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Welcoming a New Resident to the Facility

We’ve all felt it at some point in our lives, that nervous feeling.  When we experience something new in our lives its common for us to have these sort of feelings.   This can be true for those who are becoming a new resident at a nursing facility.  It is important for the CNA and staff to provide a lot of support for new residents, as this can sometimes be an overwhelming experience for an individual and their family. But, it doesn’t have to be.

As certified nursing assistants, you want to make a good first impression at welcoming a new resident to the facility.  You’ve have probably heard the saying that you only get one chance at making a good first impression.  How do you make a resident feel welcomed? It all starts with making the resident feel comfortable, physically and emotionally. 

Certified nursing assistants need to be aware of what is known as transfer trauma.  There has been significant evidence proven that certain practices  can help alleviate transfer trauma.

These practices include

Helping the resident acclimate to unfamiliar surroundings
Provide immediate comfort and security

When CNAs help the new resident settle into their room, this is the best time to learn more about the resident.  Finding out their likes and dislikes, as well as introducing the new resident to their roommates.  This is the best time to learn the new residents routines and their comfort needs.  This will help lessen any anxiety that the resident and their family may feel, knowing that the staff are more familiar with their situation.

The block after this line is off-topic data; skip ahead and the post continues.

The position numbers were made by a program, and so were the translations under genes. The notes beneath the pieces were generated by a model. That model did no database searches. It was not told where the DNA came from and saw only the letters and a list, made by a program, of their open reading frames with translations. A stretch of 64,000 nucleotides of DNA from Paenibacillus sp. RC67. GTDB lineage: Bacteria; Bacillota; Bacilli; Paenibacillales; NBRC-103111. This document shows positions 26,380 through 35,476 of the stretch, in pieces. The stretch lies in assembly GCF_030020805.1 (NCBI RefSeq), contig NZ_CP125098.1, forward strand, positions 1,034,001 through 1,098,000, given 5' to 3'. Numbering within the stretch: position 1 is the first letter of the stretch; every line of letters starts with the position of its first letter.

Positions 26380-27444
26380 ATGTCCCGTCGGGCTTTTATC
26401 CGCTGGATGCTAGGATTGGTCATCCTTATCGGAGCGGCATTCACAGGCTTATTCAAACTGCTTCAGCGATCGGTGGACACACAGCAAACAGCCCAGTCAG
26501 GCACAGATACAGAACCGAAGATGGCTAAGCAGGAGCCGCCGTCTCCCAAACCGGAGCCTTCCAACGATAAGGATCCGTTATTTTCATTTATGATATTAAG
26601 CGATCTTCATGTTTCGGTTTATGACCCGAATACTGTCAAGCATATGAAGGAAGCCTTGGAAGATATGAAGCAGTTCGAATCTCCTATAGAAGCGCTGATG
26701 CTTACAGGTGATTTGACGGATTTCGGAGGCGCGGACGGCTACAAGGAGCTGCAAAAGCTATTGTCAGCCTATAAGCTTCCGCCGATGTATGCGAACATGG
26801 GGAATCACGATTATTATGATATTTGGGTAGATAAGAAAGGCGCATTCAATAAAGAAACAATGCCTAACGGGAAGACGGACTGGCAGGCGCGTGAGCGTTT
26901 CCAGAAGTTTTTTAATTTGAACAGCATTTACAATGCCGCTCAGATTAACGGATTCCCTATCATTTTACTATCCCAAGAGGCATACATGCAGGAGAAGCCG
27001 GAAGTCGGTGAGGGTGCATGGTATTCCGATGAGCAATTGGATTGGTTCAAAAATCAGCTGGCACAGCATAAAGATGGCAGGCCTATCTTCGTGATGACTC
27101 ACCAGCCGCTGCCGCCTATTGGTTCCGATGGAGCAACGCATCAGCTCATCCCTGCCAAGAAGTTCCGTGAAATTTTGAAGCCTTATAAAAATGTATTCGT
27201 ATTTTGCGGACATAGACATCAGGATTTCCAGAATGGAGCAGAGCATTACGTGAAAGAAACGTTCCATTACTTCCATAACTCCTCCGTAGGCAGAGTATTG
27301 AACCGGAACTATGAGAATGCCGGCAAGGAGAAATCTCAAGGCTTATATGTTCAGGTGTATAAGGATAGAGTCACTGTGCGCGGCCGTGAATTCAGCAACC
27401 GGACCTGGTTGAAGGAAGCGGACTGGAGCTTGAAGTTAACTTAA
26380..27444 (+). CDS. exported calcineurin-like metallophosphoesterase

Certified nursing assistants need to be collectors of data in three important ways when welcoming new residents.  These include

Interviewing
This is where you want to ask the important questions to learn more about the new resident.  Any routines, health issues, and habits that they might have.  As you get this information, this will help you establish a trustworthy relationship with them.  Without this information you will have difficulty caring for them in a way that the will need it.  This is the purpose of winning the residents cooperation at the time of the interview.

Observing
The CNA observes the resident by seeing and hearing things about the resident.  This will give you a better understanding about their movements and their responses.  It is import how the resident communicates with the certified nursing assistant and the other staff.  This is something that will need to be observed when you collect information about the resident.

Inspecting
This is an ongoing process that you will implement every time that you see the resident.  This goes along with observing.  For example what you learn about the new resident, may require further inspection. This is extremely important as information is collected, so that a proper effective care plan can be put in place at a timely matter.

When CNAs, nurses and other staff are immediately aware of a new residents condition, its important that they learn and share information. This will increase chances that care and support requirements will be properly met.  This will help diminish the risks of any negative outcomes.